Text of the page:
|Alanson Merwin Randol|
Brevet Captain Alanson Merwin Randol at Harrison's Landing, July/August 1862
|Born||October 23, 1837|
|Died||May 7, 1887(aged 49)|
|Place of birth||Newburgh, New York|
|Place of death||New Almaden, California|
|Place of burial||
San Francisco National Cemetery|
San Francisco, California
Officer's Circle, Plot 37, Grave 5
United States of America|
|Service/branch||United States Military Academy|
|Years of service||1855-1887|
Brevet Brigadier General
|Unit||2nd New York Volunteer Cavalry Regiment|
Battery E, 1st U.S. Artillery
American Civil War|
Great Railroad Strike of 1877
|Spouse(s)||Elizabeth Beck Guion (1869-1887)|
Alanson Merwin Randol (October 23, 1837 – May 7, 1887) was a United States Army officer who served the Union in the Regular Army artillery and the 2nd New York State Volunteer Cavalry Regiment during the American Civil War.
- 1 Early life
- 2 Pre-war career
- 3 Civil War Service
- 3.1 Return to the Eastern Theater
- 3.2 Peninsula Campaign and the Seven Days Battles
- 3.3 Battle of Glendale/New Market Road
- 3.4 Malvern Hill and Glendale Court of Inquiry
- 3.5 Post-Seven Days and Second Bull Run/Manassas
- 3.6 Maryland Campaign to Fredericksburg
- 3.7 Mud March and Chancellorsville
- 3.8 Horse Artillery Brigade and Gettysburg Campaign
- 3.9 Bristoe and Mine Run Campaigns
- 3.10 Overland Campaign
- 3.11 West Point
- 3.12 2nd New York Volunteer Cavalry
- 4 Post-Civil War
- 5 Illness and Death
- 6 Personal life
- 7 Legacy
- 8 References
- 9 Further reading
Randol was born Newburgh, New York, the third son born to Alanson and Mary Randol (née Butterworth). He had six siblings. His mother died in 1846 when Randol was eight years old, and his father was remarried to Caroline Perry in 1847. Alanson, Sr. was an overseer at the United States Assay Office in New York (the modern-day Mint) and a prominent member of his local Methodist congregation. The 1850 United States Census listed Randol as living in Redding, Connecticut where he attended the Redding Institute, a private Christian liberal arts boarding school administered by Professor Daniel Sanford. In 1855, Randol secured an appointment to the United States Military Academy at West Point, New York on the recommendation of New York State Judge Advocate General Elijah Ward.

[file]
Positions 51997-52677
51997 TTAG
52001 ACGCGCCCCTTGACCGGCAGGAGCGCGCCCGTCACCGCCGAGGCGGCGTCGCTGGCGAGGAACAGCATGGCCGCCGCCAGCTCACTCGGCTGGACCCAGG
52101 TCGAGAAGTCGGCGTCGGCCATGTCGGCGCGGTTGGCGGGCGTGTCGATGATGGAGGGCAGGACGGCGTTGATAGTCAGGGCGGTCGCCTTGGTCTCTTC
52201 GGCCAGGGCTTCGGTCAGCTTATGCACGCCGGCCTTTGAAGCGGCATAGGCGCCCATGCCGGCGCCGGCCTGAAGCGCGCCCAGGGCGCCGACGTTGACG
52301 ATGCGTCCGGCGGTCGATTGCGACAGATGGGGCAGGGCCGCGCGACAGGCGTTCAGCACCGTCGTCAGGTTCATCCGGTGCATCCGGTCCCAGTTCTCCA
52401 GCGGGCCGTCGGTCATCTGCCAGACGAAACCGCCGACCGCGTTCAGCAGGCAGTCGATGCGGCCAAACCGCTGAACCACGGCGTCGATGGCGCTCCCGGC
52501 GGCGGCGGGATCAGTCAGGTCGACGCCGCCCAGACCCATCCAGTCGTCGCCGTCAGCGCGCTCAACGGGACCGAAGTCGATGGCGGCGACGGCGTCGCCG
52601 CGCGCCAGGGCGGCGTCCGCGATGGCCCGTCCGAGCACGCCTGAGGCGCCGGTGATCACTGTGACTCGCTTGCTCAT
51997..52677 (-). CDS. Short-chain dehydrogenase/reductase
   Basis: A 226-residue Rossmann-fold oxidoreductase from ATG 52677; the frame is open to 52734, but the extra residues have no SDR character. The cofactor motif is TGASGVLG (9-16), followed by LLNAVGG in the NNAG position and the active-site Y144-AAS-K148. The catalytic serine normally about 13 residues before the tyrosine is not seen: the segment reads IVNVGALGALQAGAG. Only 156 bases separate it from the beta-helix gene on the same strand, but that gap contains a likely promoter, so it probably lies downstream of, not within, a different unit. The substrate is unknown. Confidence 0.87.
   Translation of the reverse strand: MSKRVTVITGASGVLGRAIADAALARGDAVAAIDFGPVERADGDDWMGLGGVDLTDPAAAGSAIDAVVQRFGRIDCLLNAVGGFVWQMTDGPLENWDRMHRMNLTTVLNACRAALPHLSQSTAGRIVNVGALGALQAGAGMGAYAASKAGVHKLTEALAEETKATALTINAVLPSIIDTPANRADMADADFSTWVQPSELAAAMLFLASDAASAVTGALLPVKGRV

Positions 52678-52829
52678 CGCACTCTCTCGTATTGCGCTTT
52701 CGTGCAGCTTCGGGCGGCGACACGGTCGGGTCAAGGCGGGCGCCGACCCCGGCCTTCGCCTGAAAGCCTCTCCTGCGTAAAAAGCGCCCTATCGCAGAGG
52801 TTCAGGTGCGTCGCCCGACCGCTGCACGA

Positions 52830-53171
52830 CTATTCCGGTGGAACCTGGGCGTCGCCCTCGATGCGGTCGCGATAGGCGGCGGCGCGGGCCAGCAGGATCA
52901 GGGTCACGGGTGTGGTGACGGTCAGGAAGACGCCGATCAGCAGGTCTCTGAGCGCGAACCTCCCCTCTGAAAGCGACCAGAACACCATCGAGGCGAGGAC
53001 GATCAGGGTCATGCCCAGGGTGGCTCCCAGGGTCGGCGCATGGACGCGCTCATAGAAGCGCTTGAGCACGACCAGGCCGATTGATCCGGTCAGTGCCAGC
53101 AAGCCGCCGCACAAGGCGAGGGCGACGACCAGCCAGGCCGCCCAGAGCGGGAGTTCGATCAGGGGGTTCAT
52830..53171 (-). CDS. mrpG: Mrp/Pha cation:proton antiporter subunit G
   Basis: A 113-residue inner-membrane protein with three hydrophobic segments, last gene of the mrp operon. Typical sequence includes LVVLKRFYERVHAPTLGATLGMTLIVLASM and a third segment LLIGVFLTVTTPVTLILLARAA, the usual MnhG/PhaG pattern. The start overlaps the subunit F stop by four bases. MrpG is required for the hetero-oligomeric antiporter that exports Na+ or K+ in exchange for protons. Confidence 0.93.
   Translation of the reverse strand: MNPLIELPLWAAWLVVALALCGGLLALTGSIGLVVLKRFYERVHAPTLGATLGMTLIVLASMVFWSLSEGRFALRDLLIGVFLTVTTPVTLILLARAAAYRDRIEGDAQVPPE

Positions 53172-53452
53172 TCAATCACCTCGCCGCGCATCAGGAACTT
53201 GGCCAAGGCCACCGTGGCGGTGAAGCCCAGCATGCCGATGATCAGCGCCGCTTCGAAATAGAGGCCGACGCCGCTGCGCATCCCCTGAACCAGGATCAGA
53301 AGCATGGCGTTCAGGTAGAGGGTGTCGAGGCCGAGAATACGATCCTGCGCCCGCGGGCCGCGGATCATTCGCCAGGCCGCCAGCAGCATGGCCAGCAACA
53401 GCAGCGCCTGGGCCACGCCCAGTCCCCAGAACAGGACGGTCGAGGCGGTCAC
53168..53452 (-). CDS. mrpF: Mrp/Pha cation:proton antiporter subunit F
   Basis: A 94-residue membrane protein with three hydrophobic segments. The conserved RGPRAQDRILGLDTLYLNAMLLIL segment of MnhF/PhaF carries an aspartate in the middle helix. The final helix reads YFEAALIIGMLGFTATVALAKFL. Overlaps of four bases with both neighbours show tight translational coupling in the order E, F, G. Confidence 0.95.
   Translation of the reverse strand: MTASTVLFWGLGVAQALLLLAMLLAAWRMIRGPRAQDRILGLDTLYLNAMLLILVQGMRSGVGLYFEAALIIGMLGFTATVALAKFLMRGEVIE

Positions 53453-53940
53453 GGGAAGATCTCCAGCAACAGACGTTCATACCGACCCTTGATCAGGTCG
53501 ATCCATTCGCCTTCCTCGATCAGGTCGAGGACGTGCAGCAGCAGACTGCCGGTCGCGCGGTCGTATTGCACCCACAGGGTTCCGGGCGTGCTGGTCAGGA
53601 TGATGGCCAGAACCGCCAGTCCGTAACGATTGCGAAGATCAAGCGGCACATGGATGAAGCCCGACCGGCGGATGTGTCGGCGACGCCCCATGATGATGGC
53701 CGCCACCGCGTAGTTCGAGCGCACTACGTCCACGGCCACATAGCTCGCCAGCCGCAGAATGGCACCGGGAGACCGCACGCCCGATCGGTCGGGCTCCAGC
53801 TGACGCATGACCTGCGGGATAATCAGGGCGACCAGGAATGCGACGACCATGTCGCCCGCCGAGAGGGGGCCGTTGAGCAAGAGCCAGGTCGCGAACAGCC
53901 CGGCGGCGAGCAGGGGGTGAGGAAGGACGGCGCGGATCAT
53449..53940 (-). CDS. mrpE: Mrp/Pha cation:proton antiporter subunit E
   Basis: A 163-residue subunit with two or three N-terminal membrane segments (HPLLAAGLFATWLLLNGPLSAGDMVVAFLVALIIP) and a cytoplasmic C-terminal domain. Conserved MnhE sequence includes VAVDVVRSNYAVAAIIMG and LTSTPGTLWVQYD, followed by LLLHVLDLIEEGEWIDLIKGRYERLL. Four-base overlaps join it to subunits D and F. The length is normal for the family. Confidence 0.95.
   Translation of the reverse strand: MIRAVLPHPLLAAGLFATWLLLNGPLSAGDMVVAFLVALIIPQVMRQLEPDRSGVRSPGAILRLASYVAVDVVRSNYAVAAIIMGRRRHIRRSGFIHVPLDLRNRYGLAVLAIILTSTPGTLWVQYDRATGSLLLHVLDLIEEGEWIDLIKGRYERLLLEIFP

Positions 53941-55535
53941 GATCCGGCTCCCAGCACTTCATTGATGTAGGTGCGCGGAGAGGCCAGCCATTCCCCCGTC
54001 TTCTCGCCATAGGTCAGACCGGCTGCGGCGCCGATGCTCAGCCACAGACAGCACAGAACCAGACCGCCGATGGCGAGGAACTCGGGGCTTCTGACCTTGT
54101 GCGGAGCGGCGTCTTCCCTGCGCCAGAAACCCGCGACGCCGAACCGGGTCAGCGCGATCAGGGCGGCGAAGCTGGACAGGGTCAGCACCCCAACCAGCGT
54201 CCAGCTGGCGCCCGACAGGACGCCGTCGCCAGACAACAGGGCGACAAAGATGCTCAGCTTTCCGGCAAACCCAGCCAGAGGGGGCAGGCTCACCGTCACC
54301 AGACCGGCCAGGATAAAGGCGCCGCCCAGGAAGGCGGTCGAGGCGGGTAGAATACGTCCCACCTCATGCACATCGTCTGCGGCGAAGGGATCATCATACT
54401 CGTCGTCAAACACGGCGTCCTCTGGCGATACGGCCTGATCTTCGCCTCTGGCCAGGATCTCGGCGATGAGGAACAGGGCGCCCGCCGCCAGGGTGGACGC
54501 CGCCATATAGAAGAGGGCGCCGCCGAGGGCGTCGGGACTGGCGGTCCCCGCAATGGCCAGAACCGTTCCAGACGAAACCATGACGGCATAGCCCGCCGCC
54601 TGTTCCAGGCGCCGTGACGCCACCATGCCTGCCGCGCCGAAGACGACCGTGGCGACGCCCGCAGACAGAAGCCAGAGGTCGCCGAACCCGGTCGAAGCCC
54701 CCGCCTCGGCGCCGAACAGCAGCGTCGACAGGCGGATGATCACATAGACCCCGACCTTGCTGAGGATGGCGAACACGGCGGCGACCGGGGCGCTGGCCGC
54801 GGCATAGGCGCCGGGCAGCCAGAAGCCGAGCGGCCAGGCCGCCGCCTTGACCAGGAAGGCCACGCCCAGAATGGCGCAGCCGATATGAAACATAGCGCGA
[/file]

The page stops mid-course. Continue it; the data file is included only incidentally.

Randol finished five years of instruction at West Point; his class began with 61 cadets in 1855 and ended with 41 at graduation in 1860. Prominent classmates in his year included Horace Porter, James Harrison Wilson, John Moulder Wilson, Stephen Dodson Ramseur, Alexander Cummings McWhorter Pennington, Jr., and Wesley Merritt. He also associated with George Armstrong Custer and Morris Schaff. Randol maintained a generally-high academic standing (in the top 15 of his class during four of five years) and graduated 9th of 41 cadets in the Class of 1860.
His father committed suicide in 1859 during Randol's fourth year at West Point.